By Paul Gottlieb and Christi Baron / Olympic Peninsula News Group
FORKS — The Forks City Council apologized to a multiracial Spokane family that reportedly was confronted in a parking lot June 3 by people suspicious they were members of left-leaning Antifa and then followed to their campsite, where they were barricaded by felled trees from leaving the area.
Council members unanimously voted to concur with a statement that Mayor Tim Fletcher read Monday.
He spoke as if the family were present before taking input from council members.
“I want to address, now, the family from Spokane who last Wednesday left Forks feeling harassed, intimidated and scared,” Fletcher said.
“I am very sorry about the treatment you encountered on your visit to Forks.”
According to the Clallam County Sheriff’s Office, the family, which has not been identified, said they were confronted twice with questions from people who arrived in the Forks Outfitters parking lot in several carloads.
The Sheriff’s Office released a video Tuesday night in response to public interest.
While walking into the store and while walking out to their vehicle, they kept getting asked the same question after denying repeatedly they were part of Antifa, Chief Criminal Deputy Brian King said Tuesday.
“We’re learning that there were folks who were completely satisfied that they had no link to Antifa, and we’re also learning that there were some people, even though they know what their answers were to being identified to Antifa, that they still had concerns,” King said.
City Council member Michael Gilstrap told the council he was in the parking lot when the family was being confronted.
He said he openly defended them.
“I told everyone to leave them alone, even if they were from Antifa,” Gilstrap said.
Antifa is an umbrella term for left-leaning political groups affiliated by militant opposition to fascism and other forms of extreme right-wing ideology.
Last week, it was falsely rumored on social media as planning to converge on rural areas in buses to commit violence as part of nationwide demonstrations over racial injustice.
The family’s vehicle is a white converted school bus.
FREDS Guns 2.0 owner Seth Larson posted on his Facebook page Wednesday that he had been told that Antifa was coming in buses to a protest in Sequim. He and nine others armed themselves and went to the protest, which they discovered was peaceful. Larson returned to post an apology on his Facebook page.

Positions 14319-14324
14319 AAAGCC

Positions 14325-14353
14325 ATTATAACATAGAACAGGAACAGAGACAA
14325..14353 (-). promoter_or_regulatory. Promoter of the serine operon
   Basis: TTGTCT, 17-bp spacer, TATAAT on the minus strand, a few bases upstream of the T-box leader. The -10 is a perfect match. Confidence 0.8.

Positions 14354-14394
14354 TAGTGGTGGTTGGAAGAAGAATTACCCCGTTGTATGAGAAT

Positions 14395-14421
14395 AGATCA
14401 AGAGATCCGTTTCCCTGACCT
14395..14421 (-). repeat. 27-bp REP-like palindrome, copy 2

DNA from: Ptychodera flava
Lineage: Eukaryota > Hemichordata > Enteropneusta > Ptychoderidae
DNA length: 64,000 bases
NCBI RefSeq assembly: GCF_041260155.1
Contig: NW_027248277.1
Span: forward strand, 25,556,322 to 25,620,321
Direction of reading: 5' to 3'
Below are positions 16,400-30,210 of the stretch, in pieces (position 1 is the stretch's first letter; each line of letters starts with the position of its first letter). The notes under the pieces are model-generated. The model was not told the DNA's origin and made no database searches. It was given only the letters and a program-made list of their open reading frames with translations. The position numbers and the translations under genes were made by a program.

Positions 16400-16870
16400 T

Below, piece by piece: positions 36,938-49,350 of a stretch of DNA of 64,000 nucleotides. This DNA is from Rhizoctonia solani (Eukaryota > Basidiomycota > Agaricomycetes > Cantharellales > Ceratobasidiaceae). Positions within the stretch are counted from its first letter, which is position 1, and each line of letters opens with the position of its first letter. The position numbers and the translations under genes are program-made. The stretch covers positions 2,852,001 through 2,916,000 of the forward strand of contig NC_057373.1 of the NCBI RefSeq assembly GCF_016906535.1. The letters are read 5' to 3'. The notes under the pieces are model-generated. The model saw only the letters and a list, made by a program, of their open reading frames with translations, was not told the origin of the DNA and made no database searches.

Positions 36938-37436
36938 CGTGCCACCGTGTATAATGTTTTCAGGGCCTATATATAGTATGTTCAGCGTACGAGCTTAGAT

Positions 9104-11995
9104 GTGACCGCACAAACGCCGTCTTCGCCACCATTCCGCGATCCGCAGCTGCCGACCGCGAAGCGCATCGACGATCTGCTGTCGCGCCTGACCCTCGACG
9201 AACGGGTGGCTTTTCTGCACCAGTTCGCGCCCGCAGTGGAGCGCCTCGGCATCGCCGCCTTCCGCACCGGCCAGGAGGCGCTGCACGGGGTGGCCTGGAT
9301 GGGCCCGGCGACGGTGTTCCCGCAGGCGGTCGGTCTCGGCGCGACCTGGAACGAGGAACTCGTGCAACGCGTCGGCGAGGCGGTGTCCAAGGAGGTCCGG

Deputies have said they are investigating if a link exists between Larson’s posts and the alleged harassment of the Spokane family in Forks some 70 miles away on the same day.
In Forks, the Clallam County Sheriff’s Office has been moving away from investigating the parking lot confrontation as possible criminal harassment.
Investigators are focusing their efforts on vehicles in the parking lot that followed the family to their U.S. Forest Service campsite before vehicle occupants allegedly cut down trees to block the family’s exit, King said.
Four Forks High School students removed the barrier with a chainsaw, freeing the family — a husband, his wife, their 16-year-old daughter and the husband’s mother — to return to their Eastern Washington home.
Fletcher reread the statement that the council concurred with Monday on Tuesday in his daily “Mayor’s Message” on the city’s website (https://tinyurl.com/PDN-CouncilApology).
“While the sheriff and his officers continue to investigate the matter, I want to say that the events you experienced on June 3 were inappropriate,” Fletcher said.
“That behavior does not reflect the Forks community of which I am proud to serve as mayor.
“I do not condone racism or discrimination, nor will my government.
“Our 75th anniversary slogan is, everyone counts here, and to me that means absolutely everyone.
“Again, to the visiting family from Spokane, I apologize [for] how you were treated last Wednesday.
“I hope that you and your family can in time find a way to forgive our community for what you experienced.”
Gilstrap said no negative comments were made to the family and that their bus was not blocked at the parking lot. He said no guns were present. The family had told deputies that one person following them was carrying a gun.
“What happened to them after they left the parking lot upset me when people started following them,” Gilstrap said.
“This was not racially motivated,” he added.
Gilstrap would not comment Tuesday on the incident.
“I’ve got nothing to say,” he said.
King said the Sheriff’s Office is still examining a surveillance video of the incident at the parking lot and must still interview people who were present, including Gilstrap.
A family member said a person in a vehicle who followed them from the parking lot was carrying what appeared to be a semiautomatic weapon, but investigators have been unable to reach the family since June 3 to determine how the weapon was being handled, King said.
The family drove their bus up Sitkum Sol Duc Road, also known as A Road. They later heard power saws and gun shots, the Sheriff’s Office said.
Blocking the road and felling the trees is criminal conduct, King said.
Council member Juanita Weissenfels said the incident was upsetting.
“It is crucial that there are consequences,” she said at the council meeting.
“I understand the social climate at this time and people are scared, but it is not a reason to act foolishly,” Joe Soha said.
“Obviously people acted stupidly,” Jeff Gingell said.
This story originally appeared in the Peninsula Daily News, a sister publication to The Herald.